Other random tidbits of knowledge.

Associated books: Destined for War: Can America and China Escape Thucydides’s Trap?— Graham Allison; Narconomics: How to Run a Drug Cartel — Tom Wainwright

  1. Between 2011–2013, China both produced and used more cement than the U.S. used in the entire 20th century.
  2. In 2011, a Chinese construction firm built a 30-story skyscraper in just 15 days. In 2014, another firm built a 57-story skyscraper in just 19 days.
  3. China built the equivalent of Europe’s entire housing stock in just 15 years.
  4. Between 1980 and 2001, China lifted more than 500 million people out of poverty.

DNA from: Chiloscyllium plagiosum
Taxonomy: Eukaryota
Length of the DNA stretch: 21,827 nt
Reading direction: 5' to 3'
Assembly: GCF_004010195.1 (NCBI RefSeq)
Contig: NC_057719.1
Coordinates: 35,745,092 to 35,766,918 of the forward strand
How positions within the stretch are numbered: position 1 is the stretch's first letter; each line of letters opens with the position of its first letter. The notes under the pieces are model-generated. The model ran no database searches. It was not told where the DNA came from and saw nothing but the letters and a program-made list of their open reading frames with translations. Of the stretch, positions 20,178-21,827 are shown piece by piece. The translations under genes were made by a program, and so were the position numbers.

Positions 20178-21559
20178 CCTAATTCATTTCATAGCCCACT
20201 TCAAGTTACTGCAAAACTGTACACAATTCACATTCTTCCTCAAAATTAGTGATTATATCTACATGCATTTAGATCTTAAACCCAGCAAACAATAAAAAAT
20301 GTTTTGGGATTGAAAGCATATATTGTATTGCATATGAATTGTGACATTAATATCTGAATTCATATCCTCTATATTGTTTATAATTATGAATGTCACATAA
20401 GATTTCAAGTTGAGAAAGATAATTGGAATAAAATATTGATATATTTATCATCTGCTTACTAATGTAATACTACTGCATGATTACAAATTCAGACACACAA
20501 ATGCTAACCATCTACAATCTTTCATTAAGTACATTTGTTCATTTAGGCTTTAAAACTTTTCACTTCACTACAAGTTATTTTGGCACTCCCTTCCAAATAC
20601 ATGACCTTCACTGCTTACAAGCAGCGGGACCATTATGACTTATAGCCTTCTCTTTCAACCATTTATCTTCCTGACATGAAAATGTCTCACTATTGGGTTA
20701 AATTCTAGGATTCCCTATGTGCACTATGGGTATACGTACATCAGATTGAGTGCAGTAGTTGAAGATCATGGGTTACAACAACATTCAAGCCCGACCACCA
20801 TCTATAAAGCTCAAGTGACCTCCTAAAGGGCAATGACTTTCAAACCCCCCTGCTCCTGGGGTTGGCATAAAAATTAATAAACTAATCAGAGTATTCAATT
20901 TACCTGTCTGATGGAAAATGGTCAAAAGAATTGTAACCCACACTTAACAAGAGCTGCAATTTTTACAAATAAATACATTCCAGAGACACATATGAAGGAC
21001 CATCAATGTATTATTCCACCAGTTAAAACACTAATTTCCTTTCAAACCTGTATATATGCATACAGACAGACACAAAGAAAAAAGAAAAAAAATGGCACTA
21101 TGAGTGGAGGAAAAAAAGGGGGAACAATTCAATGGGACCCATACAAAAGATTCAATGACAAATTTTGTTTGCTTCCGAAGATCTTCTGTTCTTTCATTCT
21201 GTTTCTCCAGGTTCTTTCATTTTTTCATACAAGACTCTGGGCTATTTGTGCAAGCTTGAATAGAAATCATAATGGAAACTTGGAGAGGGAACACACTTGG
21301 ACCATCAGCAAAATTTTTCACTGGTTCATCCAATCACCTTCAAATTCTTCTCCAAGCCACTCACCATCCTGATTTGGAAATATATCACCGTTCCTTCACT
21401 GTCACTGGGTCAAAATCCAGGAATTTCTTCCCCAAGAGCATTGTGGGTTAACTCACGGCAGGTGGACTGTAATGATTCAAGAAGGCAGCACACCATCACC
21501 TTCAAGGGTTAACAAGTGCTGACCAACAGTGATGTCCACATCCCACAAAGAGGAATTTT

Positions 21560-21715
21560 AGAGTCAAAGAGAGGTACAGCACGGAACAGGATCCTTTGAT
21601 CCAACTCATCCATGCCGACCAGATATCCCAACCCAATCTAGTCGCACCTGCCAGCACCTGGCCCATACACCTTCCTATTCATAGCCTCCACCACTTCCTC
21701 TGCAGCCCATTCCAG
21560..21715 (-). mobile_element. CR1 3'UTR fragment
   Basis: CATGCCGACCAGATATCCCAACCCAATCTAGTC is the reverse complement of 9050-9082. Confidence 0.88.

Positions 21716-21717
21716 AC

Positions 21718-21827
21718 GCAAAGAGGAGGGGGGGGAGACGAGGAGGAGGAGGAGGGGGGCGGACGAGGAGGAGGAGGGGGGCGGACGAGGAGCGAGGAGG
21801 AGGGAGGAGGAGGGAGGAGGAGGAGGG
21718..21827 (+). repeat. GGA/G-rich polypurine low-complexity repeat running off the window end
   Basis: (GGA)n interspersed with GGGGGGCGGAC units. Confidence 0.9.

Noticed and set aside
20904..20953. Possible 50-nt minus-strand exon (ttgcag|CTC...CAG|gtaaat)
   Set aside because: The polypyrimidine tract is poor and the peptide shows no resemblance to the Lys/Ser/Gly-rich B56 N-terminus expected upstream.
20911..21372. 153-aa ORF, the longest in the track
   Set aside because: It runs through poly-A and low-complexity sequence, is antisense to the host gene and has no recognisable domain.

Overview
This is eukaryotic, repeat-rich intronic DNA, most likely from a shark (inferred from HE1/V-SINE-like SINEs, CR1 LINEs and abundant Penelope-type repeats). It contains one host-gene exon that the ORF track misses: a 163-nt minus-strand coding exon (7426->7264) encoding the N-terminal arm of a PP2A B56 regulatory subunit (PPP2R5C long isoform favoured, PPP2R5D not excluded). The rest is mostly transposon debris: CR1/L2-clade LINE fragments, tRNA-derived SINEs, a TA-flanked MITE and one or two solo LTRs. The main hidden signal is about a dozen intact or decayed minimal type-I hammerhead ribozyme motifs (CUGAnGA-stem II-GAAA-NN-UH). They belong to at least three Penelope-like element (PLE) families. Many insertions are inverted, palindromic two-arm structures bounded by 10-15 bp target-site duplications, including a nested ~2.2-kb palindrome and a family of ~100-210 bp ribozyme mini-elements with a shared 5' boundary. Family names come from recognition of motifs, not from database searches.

5. China is now adding a new billionaire every week, and now has more billionaires than the U.S.
  6. The amount of coco plant required to make 1 kilo of cocaine costs ~$800 and costs ~$120,000 by the time it is sold on the street. That’s a 30,000% markup.
  7. The ratio between an effective dose of a drug (i.e. amount to get you high) to the amount that would kill you is as follows: Alcohol — 10:1 e.g. if 2 shots gets you drunk, 20 might kill you; Cocaine — 15:1; LSD — 1000:1; Marijuana — Infinity. No one is known to have died of a marijuana overdose before.
  8. Approximately two-thirds of heroine addicts started by using prescription painkillers.
  9. In the 1960’s — more than 80% of heroine addicts were men. Now slightly more than 50% are women.
  10. In 1970 — less than 50% of heroine users were white. Now ~90% of users are white.